DPreview crowd
    - N.
    What's a DPreview crowd?
    Technological society has succeeded in multiplying the opportunities for pleasure, but it has great difficulty in generating joy. Pope Paul VI

    So, I think the "greats" were true to their visions, once their visions no longer sucked. Ralph Barker 12/2004

  6. #16
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    Quote Originally Posted by mark
    What's a DPreview crowd?
    http://www.dpreview.com/

  7. #17

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    Oh. I don't care what they think either.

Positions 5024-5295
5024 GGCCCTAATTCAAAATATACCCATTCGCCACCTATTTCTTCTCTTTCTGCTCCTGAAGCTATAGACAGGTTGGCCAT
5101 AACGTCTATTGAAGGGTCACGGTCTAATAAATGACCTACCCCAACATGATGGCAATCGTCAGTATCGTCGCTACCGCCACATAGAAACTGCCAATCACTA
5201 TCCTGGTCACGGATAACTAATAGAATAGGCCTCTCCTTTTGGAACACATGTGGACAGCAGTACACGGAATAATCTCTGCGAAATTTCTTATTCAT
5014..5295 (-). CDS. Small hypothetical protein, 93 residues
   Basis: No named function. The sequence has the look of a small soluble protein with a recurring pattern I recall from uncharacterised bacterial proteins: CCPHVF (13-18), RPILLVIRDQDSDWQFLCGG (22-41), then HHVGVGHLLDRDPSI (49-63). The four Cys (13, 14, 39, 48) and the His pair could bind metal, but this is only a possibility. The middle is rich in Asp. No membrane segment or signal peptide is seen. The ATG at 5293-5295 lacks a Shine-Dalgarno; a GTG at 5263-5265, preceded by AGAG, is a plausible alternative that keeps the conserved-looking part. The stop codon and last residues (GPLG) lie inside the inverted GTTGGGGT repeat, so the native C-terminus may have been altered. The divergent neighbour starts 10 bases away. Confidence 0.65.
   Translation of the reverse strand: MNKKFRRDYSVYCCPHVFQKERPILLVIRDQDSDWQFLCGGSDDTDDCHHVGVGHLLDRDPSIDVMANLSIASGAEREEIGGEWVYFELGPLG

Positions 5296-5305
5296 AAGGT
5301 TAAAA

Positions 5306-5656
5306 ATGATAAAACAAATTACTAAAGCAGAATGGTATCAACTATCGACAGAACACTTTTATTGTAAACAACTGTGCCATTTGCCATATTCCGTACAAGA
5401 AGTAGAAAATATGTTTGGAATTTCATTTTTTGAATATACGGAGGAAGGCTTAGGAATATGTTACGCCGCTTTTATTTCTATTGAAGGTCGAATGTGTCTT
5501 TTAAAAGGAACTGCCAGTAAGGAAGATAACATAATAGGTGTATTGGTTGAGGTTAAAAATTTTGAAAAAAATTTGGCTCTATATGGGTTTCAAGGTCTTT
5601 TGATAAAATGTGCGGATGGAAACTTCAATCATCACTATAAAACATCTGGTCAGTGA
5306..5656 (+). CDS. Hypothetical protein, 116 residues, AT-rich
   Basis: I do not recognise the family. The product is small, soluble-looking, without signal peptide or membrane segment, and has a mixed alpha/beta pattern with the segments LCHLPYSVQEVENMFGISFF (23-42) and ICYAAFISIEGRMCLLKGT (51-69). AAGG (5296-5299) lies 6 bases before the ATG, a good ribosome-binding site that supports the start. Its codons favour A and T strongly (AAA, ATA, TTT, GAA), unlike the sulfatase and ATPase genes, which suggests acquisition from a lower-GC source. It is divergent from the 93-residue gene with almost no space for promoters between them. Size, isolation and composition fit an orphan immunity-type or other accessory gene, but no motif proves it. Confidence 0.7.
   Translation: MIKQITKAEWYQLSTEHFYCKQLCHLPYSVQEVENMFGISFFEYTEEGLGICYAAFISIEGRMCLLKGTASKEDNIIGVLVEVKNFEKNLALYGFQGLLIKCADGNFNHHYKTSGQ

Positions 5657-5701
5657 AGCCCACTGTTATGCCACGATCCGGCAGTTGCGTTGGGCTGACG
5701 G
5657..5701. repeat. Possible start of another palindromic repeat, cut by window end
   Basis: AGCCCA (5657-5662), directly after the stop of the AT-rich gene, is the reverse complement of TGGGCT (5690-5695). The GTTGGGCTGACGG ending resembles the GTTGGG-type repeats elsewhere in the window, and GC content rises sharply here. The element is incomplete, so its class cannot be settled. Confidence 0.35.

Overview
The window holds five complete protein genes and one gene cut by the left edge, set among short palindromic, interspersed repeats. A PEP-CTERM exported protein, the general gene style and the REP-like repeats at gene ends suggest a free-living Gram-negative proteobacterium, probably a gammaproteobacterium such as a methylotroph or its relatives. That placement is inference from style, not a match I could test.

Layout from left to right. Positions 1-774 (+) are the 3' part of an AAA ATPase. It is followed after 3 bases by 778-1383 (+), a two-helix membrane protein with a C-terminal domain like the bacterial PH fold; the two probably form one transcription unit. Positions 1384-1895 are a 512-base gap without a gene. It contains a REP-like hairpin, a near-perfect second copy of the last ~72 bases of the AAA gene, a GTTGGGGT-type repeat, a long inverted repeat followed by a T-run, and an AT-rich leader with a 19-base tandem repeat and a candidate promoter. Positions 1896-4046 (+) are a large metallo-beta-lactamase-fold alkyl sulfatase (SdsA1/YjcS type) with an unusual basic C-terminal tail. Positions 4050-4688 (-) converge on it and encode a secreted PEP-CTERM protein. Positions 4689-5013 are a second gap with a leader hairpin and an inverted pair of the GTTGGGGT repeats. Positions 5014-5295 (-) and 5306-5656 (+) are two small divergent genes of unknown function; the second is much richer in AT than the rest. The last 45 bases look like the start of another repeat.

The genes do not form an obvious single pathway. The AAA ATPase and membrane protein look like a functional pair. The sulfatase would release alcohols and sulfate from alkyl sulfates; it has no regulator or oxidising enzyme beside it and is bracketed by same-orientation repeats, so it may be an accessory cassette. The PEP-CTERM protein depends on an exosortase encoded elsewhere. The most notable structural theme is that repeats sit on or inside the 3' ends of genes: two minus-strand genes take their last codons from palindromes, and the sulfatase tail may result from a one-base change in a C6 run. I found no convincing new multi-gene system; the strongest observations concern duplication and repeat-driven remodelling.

Technological society has succeeded in multiplying the opportunities for pleasure, but it has great difficulty in generating joy. Pope Paul VI

    So, I think the "greats" were true to their visions, once their visions no longer sucked. Ralph Barker 12/2004

  8. #18

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    Such sour grapes.

  9. #19

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    Quote Originally Posted by Bill Mitchell
    Such sour grapes.
    You should know....

  10. #20

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    Quote Originally Posted by Jorge
    You should know....
    I don't get it.

    errrr....(insert frustrated grumble here).
    Technological society has succeeded in multiplying the opportunities for pleasure, but it has great difficulty in generating joy. Pope Paul VI

    So, I think the "greats" were true to their visions, once their visions no longer sucked. Ralph Barker 12/2004